Sweet Dreams

Having a good night's sleep takes more than just a bedtime.

Tag: Sleepys (page 1 of 4)

A Blueberry Breakfast for the Busy Bee

Between busy work schedules and summer outings on the weekends, laboring over healthy and tasty meals is the last thing on our minds. That’s why having an arsenal of quick and easy recipes are perfect for the gal or guy on the go! Today, we’ll be sharing our favorite blueberry breakfast recipe. Ready to get cooking? Us, too…

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Cue the Fireworks – We’re Grilling up Shrimp for the 4th

Fire up the grill! That’s right, it’s barbecue time. Independence Day is right around the corner and we’re helping you prep for the perfect July 4th BBQ with three grilled shrimp recipes that are sure to please (and help you fall asleep when the festivities are over!). So grab the red-and-white checkered tablecloth, put on your chef’s hat and let’s get grillin’!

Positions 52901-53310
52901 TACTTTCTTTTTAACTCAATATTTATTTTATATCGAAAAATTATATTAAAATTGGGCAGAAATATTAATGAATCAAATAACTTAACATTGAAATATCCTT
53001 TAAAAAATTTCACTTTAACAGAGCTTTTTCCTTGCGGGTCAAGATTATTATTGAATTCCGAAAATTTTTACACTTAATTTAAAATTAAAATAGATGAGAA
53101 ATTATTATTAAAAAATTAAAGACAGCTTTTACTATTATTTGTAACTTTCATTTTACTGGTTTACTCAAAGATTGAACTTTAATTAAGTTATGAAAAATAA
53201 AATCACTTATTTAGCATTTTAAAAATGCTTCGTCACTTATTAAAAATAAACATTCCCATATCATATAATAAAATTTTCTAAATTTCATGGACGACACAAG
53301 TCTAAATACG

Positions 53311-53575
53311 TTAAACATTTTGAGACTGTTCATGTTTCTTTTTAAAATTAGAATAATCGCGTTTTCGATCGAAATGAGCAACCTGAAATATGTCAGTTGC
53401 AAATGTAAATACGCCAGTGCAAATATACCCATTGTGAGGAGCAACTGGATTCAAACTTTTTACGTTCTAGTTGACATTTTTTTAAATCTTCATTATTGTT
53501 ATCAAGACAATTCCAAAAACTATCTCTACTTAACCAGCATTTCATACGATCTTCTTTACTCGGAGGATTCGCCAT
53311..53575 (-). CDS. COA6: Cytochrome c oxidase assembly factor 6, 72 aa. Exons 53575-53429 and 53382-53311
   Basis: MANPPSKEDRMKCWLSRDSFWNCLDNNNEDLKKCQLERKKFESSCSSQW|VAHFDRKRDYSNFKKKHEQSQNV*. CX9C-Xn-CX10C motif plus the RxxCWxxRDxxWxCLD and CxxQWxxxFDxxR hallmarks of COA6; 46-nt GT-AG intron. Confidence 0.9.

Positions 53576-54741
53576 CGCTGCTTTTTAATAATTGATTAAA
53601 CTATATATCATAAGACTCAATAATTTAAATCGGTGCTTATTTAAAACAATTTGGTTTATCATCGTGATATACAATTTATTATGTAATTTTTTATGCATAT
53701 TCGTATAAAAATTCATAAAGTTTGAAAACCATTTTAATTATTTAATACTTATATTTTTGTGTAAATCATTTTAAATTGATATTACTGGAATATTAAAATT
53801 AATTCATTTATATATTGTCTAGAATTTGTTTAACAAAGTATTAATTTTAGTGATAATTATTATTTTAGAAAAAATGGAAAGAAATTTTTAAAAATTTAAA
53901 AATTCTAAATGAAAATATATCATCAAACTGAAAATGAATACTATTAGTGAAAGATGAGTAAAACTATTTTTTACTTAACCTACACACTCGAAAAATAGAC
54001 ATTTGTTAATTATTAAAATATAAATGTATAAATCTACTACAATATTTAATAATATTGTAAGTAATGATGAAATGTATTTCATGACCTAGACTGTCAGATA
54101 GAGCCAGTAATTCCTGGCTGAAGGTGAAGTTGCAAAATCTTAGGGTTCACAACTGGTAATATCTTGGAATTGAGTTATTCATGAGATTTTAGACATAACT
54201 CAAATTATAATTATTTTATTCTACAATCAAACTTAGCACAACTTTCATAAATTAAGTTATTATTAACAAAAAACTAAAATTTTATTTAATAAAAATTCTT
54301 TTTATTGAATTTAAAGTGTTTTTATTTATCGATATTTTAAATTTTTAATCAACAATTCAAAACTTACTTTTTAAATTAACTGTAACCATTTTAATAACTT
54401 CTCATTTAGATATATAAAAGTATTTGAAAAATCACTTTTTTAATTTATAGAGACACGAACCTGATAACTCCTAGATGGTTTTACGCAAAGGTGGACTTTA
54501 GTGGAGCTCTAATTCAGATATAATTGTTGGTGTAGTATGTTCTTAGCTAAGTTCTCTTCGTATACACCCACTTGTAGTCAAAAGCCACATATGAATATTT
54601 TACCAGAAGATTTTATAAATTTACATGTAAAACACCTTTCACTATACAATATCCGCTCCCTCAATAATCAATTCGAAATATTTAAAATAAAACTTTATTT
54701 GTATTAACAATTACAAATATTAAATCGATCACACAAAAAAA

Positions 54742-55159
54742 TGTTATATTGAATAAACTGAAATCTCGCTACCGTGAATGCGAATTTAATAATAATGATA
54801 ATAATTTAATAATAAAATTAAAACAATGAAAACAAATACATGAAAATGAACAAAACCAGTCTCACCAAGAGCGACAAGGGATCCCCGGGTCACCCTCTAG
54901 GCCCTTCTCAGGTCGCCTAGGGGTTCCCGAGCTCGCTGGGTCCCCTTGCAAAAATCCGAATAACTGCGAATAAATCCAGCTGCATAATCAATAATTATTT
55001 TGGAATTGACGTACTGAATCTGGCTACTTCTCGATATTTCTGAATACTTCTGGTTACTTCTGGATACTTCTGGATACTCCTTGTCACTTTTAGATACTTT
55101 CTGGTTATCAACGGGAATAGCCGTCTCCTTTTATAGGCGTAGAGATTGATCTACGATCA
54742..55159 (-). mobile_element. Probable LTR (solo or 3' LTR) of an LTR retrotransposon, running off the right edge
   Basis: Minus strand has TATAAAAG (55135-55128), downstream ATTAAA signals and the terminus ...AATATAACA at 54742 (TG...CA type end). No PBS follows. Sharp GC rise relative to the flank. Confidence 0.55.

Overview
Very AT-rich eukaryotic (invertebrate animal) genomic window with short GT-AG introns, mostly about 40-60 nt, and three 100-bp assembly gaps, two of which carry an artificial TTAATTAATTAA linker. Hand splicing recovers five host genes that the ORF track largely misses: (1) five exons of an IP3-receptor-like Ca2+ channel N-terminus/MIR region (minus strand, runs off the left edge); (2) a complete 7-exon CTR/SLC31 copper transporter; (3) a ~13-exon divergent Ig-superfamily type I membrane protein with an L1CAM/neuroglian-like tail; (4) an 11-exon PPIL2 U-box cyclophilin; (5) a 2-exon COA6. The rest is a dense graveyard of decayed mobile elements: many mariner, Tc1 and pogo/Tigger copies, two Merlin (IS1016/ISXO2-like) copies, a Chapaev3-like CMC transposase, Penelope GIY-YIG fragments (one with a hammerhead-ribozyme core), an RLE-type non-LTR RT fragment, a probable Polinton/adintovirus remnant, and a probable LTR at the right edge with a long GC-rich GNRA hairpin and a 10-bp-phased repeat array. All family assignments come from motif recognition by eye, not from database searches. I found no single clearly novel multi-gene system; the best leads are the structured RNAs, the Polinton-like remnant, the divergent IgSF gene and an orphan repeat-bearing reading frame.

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Join New York’s Biggest Pillow Fight!

Oh hi there! We’ve been looking for you.

Calling All Pillow Fighters!

We hope you’re ready to join in on the fun at the 11th Annual NYC Pillow Fight being held on April 2nd from 3-6 p.m. at Washington Square Park. The event takes place worldwide and draws thousands of people. This year, Sleepy’s will be the official pillow provider of the NYC location, our stores will be selling pillows to benefit Dare2B, a charity that works to eliminate child poverty and homelessness in New York City.

What exactly does this mean?

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Perfect Pillows for Him and Her